Action from the members was swift and within ten days over £1,500 had been donated by individual members, regional sections and organisations associated with showland such as the World’s Fair. Committee meetings were organised throughout the country and by September 14th over £3,000 had been realised. The campaign to raise the necessary funds continued throughout September and October and the World’s Fair published a weekly list of individual donations. By the start of 1941 and during the Annual General Meeting of Members the target figure of £5,000 was realised and the remainder of the balance was sent to the Ministry of Aircraft Productions. In a letter dated the 9th of February Lord Beaverbrook’s personal secretary wrote the following words of praise and thanks:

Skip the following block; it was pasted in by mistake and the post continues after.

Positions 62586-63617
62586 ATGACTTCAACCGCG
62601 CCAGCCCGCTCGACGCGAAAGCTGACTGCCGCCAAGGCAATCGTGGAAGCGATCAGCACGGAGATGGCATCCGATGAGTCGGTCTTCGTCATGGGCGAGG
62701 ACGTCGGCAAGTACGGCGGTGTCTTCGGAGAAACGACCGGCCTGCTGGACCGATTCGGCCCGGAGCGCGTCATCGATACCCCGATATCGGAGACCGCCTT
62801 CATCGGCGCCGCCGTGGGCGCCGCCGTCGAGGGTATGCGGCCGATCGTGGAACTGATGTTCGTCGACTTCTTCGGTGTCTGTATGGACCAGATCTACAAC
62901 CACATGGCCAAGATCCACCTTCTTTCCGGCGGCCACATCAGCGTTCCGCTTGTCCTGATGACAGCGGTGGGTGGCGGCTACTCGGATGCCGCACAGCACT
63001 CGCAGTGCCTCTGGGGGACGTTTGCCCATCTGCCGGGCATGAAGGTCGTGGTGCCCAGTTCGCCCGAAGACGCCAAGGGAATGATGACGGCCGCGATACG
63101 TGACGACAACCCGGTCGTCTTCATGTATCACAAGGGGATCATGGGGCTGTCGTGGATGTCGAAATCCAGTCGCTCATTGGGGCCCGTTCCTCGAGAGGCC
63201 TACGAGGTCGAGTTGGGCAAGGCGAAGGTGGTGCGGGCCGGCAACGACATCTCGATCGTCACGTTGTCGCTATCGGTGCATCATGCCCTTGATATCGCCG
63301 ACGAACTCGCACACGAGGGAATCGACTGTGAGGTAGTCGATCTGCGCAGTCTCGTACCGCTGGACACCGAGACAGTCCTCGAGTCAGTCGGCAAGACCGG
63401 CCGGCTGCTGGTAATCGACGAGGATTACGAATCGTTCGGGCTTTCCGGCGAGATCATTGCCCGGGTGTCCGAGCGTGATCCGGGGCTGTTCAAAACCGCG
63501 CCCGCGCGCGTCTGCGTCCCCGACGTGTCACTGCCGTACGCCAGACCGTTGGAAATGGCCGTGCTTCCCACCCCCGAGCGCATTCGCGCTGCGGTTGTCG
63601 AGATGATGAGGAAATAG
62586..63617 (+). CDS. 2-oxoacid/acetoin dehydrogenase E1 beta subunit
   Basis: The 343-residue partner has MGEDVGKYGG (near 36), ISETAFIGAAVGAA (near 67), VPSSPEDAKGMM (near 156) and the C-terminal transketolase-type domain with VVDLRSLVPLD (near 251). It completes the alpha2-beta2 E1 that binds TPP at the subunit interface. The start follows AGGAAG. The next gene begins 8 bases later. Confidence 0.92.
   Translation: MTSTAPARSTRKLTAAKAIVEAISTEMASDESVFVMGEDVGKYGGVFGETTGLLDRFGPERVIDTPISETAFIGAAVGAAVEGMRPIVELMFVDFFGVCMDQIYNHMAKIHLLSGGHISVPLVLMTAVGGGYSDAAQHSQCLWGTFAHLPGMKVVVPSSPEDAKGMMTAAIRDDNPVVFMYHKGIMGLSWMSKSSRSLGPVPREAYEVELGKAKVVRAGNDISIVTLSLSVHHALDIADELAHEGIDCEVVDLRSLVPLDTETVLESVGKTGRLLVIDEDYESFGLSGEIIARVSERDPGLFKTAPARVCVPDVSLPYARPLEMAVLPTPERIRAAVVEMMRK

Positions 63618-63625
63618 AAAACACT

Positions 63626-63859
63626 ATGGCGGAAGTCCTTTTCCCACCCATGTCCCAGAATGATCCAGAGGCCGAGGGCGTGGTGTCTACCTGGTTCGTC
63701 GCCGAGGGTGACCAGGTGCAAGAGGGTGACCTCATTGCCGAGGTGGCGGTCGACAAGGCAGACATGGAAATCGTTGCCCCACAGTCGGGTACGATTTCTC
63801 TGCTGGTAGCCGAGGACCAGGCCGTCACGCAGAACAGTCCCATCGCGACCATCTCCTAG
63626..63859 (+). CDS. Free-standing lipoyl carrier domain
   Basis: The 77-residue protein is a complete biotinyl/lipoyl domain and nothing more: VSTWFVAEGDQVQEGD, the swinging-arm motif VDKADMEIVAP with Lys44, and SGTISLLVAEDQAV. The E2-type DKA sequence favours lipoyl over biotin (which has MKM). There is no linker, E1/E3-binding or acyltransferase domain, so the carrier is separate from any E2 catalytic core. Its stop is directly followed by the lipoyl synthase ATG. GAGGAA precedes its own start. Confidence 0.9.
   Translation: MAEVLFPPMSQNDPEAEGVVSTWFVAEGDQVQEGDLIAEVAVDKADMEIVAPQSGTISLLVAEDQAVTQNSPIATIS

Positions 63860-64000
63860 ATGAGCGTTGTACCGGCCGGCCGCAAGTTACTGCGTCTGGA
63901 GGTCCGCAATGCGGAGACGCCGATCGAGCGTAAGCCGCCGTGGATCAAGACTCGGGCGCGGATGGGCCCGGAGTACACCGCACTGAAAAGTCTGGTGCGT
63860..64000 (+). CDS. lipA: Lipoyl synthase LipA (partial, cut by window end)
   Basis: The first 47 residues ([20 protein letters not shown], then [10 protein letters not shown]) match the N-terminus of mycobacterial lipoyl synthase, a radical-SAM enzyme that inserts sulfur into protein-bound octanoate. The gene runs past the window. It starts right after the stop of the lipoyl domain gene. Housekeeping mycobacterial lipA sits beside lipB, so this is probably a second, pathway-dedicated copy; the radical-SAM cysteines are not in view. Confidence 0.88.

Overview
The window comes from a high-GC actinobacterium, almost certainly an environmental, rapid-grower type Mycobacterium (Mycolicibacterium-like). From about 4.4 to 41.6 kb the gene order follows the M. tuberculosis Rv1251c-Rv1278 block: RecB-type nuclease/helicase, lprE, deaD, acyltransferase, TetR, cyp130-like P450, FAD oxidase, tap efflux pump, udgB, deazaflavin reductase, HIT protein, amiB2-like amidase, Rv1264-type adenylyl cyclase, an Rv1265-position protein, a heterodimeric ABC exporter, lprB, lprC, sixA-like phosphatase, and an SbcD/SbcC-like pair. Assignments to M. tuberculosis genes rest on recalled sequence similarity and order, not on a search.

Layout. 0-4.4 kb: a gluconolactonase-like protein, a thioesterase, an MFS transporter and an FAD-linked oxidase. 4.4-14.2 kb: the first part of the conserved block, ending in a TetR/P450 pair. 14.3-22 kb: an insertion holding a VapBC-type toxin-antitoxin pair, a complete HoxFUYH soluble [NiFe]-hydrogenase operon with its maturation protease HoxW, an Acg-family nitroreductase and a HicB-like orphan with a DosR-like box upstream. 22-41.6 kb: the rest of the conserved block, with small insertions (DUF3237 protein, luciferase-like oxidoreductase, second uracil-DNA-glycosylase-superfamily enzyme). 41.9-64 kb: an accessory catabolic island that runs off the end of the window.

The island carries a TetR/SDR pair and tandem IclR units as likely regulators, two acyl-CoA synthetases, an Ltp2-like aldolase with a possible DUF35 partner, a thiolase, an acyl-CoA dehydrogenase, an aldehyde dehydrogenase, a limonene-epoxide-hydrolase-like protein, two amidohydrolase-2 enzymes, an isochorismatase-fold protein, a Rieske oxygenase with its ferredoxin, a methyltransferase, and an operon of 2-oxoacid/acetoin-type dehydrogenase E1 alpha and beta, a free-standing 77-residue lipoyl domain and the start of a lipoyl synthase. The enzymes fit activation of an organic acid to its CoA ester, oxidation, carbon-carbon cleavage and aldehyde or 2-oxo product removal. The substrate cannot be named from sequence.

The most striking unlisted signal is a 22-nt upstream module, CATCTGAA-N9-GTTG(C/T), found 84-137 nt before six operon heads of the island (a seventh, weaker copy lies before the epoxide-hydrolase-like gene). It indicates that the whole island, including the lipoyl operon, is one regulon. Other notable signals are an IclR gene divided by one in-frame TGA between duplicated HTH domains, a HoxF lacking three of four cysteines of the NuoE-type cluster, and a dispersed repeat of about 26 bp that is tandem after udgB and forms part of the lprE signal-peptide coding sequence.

‘The travelling showmen have made a most valuable contribution to the air strength of the country. Their aircraft which we will be glad to name “The Fun of the Fair will shortly join the squadrons, ready to play its part in ridding our skies of the menace of the Luftwaffe.’
The Spitfire purchased by the Showmen’s Guild was built by Supermarine Aviation Vickers Ltd and was part of a lot of 450 Spitfires. According to the research carried out by Robert Bailey and Henry Farr of the London and Home Counties Section the Fun of the Fair was a F. Mark One built as a Mark VB type 331 around April 1941. It was fitted with a Rolls Royce Merlin RM45 engine, Hispano Cannons of 20mm and 303 Browning machine guns. Its maximum performance speed was 370 miles per hour at 25,000 ft. The first flight was a general purpose test flight after which the aircraft was named “The Fun of the Fair”. After it was modified for combat it was allocated to the 306 Polish Squadron, which formed part of the Allied Squadrons under the control of the Royal Air Force. It then became part of the 315 Squadron in 1942.